We see this day in and day out.  An owner calls and says he’s ready to retire.  He wants to know what is his business worth?  We complete the valuation and assure him that there are buyers out there who have an interest in his type of operation.  He says he wants to think this over for a couple days.  It is a big decision.  Weeks later, he still hasn’t called back.  What’s going on?  Simple.  He’s afraid.  Often times, this is the only thing that he knows and has known for years.  Many times, owners that are selling were the original founders of their business and it is now 20, 30, 40 and maybe even 50 years out.  In some situations it could be more than 50 years and today’s owner is a second or third generation proprietor.  There are no children or grandchildren that are interested.  In short, the business has become like their child.

In this situation, emotions will be running high.  The owner will have such thoughts as: ‘ I can’t just give this away,’ ‘ what will happen to it after I leave,’ or ‘all these employees rely on me!’  This is all normal.  It is and will be difficult for many owners to walk away from what they personally have built over time.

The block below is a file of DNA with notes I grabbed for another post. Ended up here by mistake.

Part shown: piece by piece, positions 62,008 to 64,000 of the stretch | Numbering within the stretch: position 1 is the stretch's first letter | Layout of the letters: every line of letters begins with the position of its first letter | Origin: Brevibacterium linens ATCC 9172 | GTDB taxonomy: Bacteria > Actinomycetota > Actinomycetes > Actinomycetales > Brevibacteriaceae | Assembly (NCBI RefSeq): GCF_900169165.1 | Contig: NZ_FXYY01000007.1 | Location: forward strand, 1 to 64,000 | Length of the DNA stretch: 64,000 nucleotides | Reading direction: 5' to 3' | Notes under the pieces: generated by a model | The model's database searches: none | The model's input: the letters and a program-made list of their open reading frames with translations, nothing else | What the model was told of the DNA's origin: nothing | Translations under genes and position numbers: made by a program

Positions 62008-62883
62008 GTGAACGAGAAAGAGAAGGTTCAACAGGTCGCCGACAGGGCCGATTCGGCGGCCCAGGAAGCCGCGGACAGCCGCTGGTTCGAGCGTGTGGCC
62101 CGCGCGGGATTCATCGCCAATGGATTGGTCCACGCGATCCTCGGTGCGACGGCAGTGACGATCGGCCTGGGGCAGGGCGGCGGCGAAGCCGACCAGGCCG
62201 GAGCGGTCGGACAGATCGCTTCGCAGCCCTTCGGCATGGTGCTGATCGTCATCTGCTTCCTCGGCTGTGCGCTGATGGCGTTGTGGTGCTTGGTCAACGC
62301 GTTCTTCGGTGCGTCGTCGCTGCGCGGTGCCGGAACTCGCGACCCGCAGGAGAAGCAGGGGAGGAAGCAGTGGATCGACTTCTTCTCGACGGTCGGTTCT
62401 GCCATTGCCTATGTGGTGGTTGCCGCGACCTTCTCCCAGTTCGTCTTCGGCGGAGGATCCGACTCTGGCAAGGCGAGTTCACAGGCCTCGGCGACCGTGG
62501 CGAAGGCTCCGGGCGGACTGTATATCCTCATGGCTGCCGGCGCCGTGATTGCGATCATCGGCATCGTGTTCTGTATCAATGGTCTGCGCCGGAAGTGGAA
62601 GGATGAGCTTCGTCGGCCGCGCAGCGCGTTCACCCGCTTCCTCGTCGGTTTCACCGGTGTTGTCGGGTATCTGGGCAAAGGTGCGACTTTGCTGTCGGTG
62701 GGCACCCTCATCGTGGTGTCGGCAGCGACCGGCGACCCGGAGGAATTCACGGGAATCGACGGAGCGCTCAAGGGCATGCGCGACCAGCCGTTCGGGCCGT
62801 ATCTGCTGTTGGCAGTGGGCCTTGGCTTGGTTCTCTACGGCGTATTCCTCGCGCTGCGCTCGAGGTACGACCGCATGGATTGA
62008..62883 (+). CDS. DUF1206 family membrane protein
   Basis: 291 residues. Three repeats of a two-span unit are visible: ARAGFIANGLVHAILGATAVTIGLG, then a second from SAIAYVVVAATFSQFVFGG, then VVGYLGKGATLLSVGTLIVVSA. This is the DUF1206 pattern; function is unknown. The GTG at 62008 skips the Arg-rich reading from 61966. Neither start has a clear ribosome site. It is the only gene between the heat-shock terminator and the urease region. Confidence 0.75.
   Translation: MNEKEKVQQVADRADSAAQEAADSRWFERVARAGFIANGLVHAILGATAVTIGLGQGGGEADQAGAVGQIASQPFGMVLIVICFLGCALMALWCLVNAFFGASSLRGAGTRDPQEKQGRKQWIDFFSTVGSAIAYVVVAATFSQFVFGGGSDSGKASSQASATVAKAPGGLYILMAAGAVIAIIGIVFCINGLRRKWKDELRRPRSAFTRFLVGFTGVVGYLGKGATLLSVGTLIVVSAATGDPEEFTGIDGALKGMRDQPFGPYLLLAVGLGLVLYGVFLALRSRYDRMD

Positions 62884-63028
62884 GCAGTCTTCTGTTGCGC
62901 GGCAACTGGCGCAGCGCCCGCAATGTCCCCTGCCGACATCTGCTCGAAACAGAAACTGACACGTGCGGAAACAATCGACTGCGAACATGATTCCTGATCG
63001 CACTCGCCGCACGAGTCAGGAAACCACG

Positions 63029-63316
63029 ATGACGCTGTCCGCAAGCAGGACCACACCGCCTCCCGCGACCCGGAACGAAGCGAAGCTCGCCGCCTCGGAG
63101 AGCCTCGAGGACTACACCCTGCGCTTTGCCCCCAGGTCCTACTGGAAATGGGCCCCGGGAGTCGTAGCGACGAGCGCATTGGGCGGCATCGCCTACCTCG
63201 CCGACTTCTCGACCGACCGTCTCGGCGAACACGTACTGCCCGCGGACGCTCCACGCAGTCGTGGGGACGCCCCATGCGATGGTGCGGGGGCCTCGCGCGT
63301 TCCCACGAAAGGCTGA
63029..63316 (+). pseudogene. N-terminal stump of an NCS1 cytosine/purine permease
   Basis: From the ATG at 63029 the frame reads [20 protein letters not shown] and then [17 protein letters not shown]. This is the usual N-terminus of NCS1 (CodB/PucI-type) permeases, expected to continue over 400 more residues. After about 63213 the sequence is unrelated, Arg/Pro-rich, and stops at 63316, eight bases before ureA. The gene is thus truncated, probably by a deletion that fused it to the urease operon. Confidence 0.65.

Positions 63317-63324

An irony in this situation is that a typical buyer will not be concerned about any of those issues of the owner.  The buyer on the other hand, is forward thinking and forward looking.  They are evaluating the potential of the business and considering all the changes they would make when they assume ownership.  The buyer is not “personally attached” or invested in the operation like the seller.

Can you see where all of this leads into a potential negotiation?  We have a buyer reluctant to let go for fear that everything in the business will change, negotiating with a buyer who, may very well wish to make changes.  The business broker who is bringing the two together must now bring some armchair psychology to the situation.  The fears of the owner must be addressed while reassuring the buyer that things can be worked out.  Too many times we have seen the buyer’s impatience kick in, because the seller was dragging their feet in the process, unable to overcome their anxiety.  So the whole deal falls apart.

If you are a seller who’s been in business a long time, you will need to be emotionally ready when you pull the trigger on placing your business up for sale.  Buyers are not sympathetic.  They are shopping and looking for businesses that fit their criteria.  If you are not ready emotionally and ready to respond, they will move on and it will take a long time to sell your business.